Zim Electoral Commission meeting implodes as Zanu-PF storms out

Zimbabwean President Emmerson Mnangagwa (centre) at a ZANU-PF rally in Bulawayo. Aaron Ufumeli/EPA

Zimbabwean President Emmerson Mnangagwa (centre) at a ZANU-PF rally in Bulawayo. Aaron Ufumeli/EPA

Fears surrounding the legitimacy of the upcoming elections are rising following SADC’s refusal to endorse the election.

Zanu-PF on Tuesday stormed out of a meeting between political parties and the Zimbabwean Electoral Commission, eNCA has reported.

During the meeting, parties raised a number of concerns, including the presidential ballot paper that puts President Emmerson Mnangagwa on the top right instead of down the list at number 15.

Tempers flared during the meeting, with the opposition suggesting this might result in the ‘X’ mark migrating from one candidate to President Mnangagwa on the ballot, but the commission rejected those claims.

The commission has also rejected a request by the MDC to randomly test the exact ballot papers that will be used instead of the samples.

Later this week the number of printed ballot papers and name of their manufacturer will be published by the commission.

It was reported last week that scores of Zanu-PF supporters started walking out of a campaign rally in Mutare on Friday before Mnangagwa addressed them.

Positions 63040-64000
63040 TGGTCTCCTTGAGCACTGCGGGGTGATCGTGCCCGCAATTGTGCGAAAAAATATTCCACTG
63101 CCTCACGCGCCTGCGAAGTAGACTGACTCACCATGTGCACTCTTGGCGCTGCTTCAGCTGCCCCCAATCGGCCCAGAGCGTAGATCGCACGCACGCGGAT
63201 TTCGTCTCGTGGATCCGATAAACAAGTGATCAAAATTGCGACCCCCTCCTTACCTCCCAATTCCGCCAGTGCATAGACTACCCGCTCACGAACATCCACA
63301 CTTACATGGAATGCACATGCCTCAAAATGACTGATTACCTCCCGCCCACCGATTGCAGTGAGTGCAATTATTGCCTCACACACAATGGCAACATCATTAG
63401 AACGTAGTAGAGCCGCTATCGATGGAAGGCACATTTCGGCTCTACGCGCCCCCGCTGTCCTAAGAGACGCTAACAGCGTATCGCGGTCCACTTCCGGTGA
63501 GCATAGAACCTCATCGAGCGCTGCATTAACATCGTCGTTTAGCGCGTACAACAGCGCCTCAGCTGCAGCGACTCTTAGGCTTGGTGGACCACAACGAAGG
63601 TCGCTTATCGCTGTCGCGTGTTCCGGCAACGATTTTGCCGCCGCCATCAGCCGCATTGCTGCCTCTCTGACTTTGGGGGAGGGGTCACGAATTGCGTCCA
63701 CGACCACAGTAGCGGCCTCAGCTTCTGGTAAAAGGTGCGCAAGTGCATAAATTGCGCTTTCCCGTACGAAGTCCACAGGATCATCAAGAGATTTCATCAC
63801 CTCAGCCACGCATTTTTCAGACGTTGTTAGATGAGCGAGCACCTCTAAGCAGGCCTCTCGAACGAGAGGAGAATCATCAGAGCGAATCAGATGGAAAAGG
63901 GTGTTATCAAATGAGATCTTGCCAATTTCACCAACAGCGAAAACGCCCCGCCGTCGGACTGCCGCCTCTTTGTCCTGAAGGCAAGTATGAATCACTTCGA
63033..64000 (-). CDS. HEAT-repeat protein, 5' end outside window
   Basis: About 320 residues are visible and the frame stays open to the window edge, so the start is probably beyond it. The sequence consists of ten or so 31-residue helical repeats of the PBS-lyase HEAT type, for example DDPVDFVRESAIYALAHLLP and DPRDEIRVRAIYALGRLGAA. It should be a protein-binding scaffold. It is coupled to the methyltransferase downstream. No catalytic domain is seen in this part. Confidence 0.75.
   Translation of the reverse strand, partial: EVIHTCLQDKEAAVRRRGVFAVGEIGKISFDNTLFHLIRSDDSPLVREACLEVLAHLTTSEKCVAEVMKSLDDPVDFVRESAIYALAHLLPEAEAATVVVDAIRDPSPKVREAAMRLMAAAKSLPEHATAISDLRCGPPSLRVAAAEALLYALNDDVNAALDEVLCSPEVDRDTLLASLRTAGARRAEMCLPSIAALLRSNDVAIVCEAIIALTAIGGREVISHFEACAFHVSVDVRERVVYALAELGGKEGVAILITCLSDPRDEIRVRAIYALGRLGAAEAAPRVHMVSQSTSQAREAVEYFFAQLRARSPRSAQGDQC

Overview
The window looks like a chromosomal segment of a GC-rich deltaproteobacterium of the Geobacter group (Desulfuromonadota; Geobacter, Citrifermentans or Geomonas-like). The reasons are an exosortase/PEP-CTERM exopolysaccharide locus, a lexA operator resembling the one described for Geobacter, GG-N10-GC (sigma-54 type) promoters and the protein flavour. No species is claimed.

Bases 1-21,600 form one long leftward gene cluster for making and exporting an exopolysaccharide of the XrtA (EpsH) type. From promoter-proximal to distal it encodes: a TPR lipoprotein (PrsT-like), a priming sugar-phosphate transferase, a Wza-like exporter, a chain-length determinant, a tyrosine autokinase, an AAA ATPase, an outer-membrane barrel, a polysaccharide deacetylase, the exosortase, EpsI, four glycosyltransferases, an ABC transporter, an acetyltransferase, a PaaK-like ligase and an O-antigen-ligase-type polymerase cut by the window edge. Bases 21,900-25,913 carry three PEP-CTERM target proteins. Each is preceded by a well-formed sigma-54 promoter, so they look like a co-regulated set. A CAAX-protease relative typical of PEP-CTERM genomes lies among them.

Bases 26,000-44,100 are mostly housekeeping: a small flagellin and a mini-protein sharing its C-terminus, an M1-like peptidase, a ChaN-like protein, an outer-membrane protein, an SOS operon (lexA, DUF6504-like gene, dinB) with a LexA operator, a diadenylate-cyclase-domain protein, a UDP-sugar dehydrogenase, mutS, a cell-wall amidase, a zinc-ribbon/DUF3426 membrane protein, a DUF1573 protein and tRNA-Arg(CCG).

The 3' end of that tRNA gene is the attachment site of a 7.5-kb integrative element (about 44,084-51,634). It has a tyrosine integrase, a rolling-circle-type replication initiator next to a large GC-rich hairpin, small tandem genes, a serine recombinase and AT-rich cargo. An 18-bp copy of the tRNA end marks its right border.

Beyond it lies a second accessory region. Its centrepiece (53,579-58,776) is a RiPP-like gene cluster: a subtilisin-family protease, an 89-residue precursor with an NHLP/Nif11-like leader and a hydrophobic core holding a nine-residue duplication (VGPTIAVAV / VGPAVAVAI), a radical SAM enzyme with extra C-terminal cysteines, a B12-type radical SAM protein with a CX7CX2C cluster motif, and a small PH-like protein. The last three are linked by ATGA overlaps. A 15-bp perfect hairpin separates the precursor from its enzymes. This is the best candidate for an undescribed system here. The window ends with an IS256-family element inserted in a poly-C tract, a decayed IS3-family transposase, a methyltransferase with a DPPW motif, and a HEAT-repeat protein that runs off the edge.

Chiwenga had to ask the supporters to remain seated since his boss had not yet addressed them.

A few weeks before the walkout last week, Zanu-PF supporters also walked out on Mnangagwa as he was addressing a rally in Bindura.

It is reported the walkouts are yet another indication that Zanu-PF’s formerly unshakable grip on power in Zimbabwe may be slipping. A poll released recently suggested Mnangagwa had 40% of the support from the electorate, not very far ahead of opposition leader Nelson Chamisa on 37%.

The Afrobarometer poll said there was now a “reasonable possibility” the opposition champion could win after a spurt in popularity.

This has sparked fears that the possibility of losing will cause Mnangagwa to use the same intimidation tactics and alleged voting fraud that his predecessor Robert Mugabe’s administration became infamous for.

The Southern African Development Community (SADC) observer mission has already said it won’t endorse the election following several complaints relating to the democratic process.

The MDC alliance has also raised concerns over the security around the ballot papers and the design ahead of the 30 July poll.

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